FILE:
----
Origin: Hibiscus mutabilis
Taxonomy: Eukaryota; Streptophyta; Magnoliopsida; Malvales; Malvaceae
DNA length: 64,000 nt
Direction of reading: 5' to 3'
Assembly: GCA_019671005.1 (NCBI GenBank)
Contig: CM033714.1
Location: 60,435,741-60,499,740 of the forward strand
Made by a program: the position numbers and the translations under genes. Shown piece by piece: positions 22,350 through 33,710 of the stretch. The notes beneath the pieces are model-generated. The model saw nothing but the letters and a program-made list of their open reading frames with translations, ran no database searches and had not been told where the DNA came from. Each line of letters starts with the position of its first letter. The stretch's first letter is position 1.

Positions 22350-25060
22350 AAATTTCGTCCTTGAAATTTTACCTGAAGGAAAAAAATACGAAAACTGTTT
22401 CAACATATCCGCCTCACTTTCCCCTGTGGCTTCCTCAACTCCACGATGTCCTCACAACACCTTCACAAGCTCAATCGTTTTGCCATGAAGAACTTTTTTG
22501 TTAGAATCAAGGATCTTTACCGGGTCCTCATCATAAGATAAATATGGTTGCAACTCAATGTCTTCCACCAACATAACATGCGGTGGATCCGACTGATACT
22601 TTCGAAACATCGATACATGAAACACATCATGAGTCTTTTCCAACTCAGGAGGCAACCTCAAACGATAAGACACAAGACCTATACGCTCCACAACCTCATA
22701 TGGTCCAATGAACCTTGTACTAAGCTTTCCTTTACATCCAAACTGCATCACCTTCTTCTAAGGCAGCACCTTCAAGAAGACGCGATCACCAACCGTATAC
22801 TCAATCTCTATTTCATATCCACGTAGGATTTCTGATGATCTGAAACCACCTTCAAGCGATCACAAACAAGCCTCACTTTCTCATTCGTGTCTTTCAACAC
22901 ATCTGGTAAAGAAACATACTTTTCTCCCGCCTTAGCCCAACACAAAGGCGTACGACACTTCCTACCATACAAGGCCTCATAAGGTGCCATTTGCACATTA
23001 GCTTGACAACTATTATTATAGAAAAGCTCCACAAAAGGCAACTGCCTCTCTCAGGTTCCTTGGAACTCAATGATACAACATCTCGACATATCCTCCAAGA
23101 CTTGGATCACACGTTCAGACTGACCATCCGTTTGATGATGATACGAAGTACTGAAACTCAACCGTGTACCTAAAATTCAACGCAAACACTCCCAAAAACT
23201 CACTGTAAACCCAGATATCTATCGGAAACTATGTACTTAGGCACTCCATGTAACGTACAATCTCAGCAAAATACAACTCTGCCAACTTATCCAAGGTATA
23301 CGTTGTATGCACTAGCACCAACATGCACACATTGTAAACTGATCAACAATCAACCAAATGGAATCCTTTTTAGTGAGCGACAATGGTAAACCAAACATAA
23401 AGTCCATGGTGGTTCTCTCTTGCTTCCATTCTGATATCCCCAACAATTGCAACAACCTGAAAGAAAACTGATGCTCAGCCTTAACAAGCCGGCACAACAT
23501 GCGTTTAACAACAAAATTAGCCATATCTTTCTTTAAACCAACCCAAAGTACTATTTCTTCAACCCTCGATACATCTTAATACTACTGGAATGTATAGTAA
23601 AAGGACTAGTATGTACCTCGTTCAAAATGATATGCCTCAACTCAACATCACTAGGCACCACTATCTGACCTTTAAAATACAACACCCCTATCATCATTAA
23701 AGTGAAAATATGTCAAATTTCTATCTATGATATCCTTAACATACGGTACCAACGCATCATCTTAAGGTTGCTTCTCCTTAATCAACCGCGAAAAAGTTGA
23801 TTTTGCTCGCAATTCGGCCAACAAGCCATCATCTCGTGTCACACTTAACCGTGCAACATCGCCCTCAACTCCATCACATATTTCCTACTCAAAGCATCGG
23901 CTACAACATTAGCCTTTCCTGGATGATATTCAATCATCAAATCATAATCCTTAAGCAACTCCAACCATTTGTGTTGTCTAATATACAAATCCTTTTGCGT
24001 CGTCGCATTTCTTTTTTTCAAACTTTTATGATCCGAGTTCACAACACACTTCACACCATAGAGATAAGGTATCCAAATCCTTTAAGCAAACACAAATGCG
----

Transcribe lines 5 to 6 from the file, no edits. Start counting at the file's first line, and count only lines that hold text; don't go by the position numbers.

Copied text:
Assembly: GCA_019671005.1 (NCBI GenBank)
Contig: CM033714.1